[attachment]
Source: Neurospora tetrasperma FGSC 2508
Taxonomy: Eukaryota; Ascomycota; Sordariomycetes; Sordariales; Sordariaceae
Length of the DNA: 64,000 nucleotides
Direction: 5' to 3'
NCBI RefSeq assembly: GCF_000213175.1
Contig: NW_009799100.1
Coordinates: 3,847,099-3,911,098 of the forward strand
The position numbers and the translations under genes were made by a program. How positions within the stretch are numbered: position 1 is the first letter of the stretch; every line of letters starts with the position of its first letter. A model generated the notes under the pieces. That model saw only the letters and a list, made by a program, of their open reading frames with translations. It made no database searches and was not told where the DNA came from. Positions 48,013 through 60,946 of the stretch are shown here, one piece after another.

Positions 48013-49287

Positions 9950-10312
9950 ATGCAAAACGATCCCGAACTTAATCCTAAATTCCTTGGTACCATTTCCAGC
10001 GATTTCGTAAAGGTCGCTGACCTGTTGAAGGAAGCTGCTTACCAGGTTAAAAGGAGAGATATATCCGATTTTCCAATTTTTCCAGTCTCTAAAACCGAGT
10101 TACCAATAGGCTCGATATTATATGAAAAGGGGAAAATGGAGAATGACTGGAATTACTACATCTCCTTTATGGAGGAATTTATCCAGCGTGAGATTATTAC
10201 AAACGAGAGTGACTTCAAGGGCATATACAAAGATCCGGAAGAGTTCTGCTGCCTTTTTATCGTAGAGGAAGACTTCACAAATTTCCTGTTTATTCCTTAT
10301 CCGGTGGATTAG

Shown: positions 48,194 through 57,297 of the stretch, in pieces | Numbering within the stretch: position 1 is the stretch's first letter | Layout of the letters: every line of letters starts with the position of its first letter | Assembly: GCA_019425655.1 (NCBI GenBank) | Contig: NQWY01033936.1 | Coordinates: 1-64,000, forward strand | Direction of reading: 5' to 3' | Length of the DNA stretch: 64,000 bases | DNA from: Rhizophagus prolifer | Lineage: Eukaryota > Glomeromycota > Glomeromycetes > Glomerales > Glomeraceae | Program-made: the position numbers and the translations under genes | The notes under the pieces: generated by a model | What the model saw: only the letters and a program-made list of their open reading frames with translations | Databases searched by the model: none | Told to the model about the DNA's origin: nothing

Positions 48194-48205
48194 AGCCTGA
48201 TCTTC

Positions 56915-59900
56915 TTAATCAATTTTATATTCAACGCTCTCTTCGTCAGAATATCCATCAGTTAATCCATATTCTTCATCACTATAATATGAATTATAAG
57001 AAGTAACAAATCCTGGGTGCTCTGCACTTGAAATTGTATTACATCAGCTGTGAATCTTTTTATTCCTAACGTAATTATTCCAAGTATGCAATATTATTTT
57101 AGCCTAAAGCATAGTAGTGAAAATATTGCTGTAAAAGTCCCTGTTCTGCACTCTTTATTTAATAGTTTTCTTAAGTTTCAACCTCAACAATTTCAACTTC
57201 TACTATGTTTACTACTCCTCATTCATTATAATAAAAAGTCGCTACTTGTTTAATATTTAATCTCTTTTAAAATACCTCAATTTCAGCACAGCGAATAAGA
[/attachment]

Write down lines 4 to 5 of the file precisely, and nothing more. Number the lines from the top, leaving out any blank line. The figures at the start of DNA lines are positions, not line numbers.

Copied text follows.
Direction: 5' to 3'
NCBI RefSeq assembly: GCF_000213175.1